Recorded and mixed by Stefano Amerio in Italy on July 15th – 16th and November 1st 2013 Flowers of Sendai is released on the Bee Jazz label and here it’s been downloaded from HIGHRESAUDIO. The trio is made up of Jan Lundgren (piano), Mattias Svenson (bass) and Zoltan Csors JR (drums).
Style wise Flowers of Sendai is jazz of the accessible kind and not the kind of “challenging” jazz that you need a degree from the University of Cool to understand never mind enjoy.
The Jan Lundgren Trio highlights the melodic improvisation of Lundgren’s very accomplished piano playing of course, but when brought together with his band mates you are left with an album that is really quite beautiful in its complexity and intricacy. Now, that’s not to say that Lundgren hogs the limelight at all and the rest of the trio get their chance to shine somewhat too.
To be perfectly honest if you’d asked me twelve months or so ago to listen to this kind of laidback and somewhat cool jazz then you’d likely have been given very short shrift but the mellow style and superb musicianship (as demonstrated with this record) have me reaching for this style more and more. With Flowers of Sendai you’ve got a very modern sounding record that is still steeped in tradition and it’s a bit of a winner as far as my opinion goes.
The music here is never forced in any way and despite it being complex and really quite clever it’s music that you can get lost in quite easily without wanting to over analyse it or get all goatee stroking about.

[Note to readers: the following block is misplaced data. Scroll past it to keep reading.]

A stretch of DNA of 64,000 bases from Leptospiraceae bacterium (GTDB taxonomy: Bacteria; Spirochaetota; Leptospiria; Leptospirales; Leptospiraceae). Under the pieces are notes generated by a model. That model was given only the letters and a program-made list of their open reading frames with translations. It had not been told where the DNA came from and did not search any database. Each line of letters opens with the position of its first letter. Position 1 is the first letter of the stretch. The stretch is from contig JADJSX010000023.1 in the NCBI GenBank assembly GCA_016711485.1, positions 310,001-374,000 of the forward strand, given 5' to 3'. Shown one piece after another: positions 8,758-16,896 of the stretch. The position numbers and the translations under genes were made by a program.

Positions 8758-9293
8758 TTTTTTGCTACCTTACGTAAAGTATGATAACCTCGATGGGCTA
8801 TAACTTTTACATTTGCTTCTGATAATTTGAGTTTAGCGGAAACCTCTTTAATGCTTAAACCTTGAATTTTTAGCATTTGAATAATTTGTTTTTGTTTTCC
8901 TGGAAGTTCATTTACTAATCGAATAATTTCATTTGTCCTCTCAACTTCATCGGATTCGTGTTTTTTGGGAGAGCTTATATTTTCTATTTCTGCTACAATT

There’s not a tune on the record that isn’t really enjoyable but the title track is particularly enjoyable despite it being just piano. There’s a simple (at times) left hand part with Lundgren creating interwoven, intricate and compelling melodies with his right. It’s clever but not clever for the sake of it and there’s a feeling that you’re listening to really great music and musicianship. Lundgren has a bit of a reputation in the world of jazz as being a really great pianist and I can fully understand where this reputation comes from. The playing is clearly accomplished and complicated but it really does sound like he’s not trying at all – everything flows, sounds natural and unforced.
Mulgrew is another standout track on a bit of a standout record for me but here the main focus is on the bass and the drums while the (still great) piano playing takes a bit of a back seat. The piano is still vital but there’s a fabulous bit of bass solo and a really great drum solo part that just lifts the record as a whole.
If you’re looking to impress your none audiophile friends with an album that will show off your system then this is one of those kinds of records. I put it on to when some old friends we’ve not seen for seven years visited yesterday and their jaws nearly hit the floor!
Accessible yet complex, clever yet deceptively simple sounding and well worth buying whether this is your kind of music or not. Out on 24th April.